The Sox were led by triple crown winner Carl Yastrzemski, who did his part, batting .400 while hitting three homers in the series. The Cardinals ace Bob Gibson, however, was too much to overcome. Gibson struck out ten batters in Game 7 and added a home run of his own. He tossed a complete game too — his third of the series — but that was just what aces did back then, right?  The Cardinals’ win gave them their eighth World Series title.

St. Louis would be back to try for nine the very next year. The Sox wouldn’t be back until 1975. Then 1986. Then, as the 90s and early 2000s wore on, their playoff legacy began to morph from one in which “Impossible Dreams” were dreamt into one of only nightmares. But then 2004 happened, and the “sad sack Sox” cliche would be banished for good.

2004: Breaking the Curse

I feel like hindsight has made the 2004 Red Sox into some dominant Team of Destiny. The team which Broke the Curse and which exemplified a decade dominated by titanic battles between the high-payroll Sox and Yankees. Meanwhile, I feel like that same hindsight has transformed the Cardinals into some sort of sacrificial lamb which meekly and unquestionably played its role in banishing 86 years of Boston demons.  The fact that the Sox easily swept this series just bolsters this meme.

Except that really wasn’t the meme at all at the time. The Cardinals won 105 games in 2004 and were led by the most dominant hitter on the planet in Albert Pujols. The Sox, meanwhile, were the AL wild card winners, having finished three games back of the Yankees. Sure, they were seen as the second strongest team in the AL — the Angels and Twins weren’t exactly scaring anyone back east — but after a devastating 2003 ALCS loss and a 2004 ALCS win which seemed more the product of divine providence than dominance, the Sox’ 2004 championship was not thought of as a foregone conclusion at all. Indeed, this felt more like the Impossible Dream Redux.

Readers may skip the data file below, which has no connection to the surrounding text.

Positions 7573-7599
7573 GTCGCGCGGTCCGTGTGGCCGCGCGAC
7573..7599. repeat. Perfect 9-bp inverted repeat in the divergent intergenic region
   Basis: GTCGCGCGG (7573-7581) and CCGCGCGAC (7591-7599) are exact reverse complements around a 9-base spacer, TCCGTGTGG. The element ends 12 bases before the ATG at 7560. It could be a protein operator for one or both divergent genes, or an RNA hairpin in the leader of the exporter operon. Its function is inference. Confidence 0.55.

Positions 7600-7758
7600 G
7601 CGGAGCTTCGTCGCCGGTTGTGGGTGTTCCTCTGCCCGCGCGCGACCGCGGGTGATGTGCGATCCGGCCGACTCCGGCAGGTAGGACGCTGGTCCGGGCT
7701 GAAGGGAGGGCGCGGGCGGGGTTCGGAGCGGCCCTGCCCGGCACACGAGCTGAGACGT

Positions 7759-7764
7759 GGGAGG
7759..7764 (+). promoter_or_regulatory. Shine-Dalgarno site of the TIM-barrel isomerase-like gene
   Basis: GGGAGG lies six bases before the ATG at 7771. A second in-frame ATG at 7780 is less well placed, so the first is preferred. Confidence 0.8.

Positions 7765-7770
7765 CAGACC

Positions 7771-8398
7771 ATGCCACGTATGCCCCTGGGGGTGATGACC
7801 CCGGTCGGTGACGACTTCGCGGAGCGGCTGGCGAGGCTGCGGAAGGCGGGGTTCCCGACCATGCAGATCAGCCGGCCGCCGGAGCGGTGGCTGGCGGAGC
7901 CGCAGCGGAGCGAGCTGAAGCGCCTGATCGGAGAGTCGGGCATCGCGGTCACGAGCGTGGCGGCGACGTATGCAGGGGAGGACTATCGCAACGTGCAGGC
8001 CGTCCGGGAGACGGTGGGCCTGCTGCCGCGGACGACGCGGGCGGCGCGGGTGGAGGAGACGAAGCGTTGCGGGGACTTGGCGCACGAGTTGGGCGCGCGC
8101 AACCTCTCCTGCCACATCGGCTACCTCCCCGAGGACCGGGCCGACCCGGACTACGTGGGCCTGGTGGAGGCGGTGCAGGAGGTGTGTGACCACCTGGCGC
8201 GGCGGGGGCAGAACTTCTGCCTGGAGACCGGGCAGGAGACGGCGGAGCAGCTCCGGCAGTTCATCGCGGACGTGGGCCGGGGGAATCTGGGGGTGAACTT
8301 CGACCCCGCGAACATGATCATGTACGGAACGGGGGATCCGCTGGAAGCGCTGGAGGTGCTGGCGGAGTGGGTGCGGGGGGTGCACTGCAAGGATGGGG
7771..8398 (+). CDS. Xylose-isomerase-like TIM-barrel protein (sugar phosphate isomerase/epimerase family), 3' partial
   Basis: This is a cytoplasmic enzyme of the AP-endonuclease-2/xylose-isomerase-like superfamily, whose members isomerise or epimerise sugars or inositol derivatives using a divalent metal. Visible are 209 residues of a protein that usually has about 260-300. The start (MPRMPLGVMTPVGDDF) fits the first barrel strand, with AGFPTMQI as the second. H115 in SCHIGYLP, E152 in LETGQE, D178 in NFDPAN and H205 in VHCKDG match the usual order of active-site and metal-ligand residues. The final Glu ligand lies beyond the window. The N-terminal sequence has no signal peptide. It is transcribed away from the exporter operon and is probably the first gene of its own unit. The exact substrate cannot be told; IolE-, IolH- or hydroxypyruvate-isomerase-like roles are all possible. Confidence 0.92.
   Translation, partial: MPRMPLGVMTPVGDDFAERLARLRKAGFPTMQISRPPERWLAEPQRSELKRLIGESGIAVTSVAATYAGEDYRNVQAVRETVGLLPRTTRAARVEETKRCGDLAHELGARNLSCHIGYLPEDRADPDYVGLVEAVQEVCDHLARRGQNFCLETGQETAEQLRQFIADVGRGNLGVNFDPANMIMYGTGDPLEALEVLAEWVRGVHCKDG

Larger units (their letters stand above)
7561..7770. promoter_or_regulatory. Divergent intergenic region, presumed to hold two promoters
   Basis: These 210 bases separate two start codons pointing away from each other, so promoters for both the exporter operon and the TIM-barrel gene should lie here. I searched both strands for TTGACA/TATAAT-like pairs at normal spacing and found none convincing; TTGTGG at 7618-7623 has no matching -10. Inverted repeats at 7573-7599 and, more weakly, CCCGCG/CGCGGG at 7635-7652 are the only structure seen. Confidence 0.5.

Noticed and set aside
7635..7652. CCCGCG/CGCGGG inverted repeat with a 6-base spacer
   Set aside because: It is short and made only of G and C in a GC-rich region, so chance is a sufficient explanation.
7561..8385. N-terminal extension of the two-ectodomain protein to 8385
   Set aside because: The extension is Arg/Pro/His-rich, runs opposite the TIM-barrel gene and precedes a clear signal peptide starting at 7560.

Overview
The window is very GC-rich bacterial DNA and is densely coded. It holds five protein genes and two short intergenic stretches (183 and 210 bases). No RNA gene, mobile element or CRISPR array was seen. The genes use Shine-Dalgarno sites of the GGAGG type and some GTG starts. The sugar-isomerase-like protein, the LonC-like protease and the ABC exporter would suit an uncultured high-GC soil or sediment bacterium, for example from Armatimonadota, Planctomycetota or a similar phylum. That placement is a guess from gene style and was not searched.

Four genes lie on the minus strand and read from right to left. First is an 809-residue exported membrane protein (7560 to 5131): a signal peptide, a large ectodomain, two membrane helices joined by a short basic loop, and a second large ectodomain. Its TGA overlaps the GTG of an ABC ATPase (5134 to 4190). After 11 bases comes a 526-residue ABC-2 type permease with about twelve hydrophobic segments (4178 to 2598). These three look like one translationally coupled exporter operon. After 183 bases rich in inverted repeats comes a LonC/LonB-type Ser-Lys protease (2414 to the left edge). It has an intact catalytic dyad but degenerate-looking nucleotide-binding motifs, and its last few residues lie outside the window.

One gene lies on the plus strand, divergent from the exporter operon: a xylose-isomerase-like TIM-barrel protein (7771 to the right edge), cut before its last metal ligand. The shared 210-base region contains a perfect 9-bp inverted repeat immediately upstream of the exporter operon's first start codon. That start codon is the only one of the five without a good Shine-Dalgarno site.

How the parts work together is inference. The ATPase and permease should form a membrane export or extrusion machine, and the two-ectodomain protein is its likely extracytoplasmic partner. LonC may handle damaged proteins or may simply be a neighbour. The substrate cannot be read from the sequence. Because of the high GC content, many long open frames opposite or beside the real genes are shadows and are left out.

Of course it turned out differently. The Cardinals didn’t hold a lead in any of the Series’ four games. The Sox played sloppy baseball for the first couple of games and won anyway. Pedro Martinez and Derek Lowe dominated Cardinals bats in Games 3 and 4 and that, as they way, was that.

2013: The Titans Meet Again

The Cardinals would win the World Series two years later. The Sox would win it again the season after that. St. Louis would get yet another championship in 2011. Neither of these teams have been strangers to winning for most of the past decade, and even though there are only two remaining players from the 2004 series — David Ortiz and Yadier Molina — both of these teams feel more like continuations of quasi-dynasties than Impossible Dreams or winners of any kind of Mad Dash.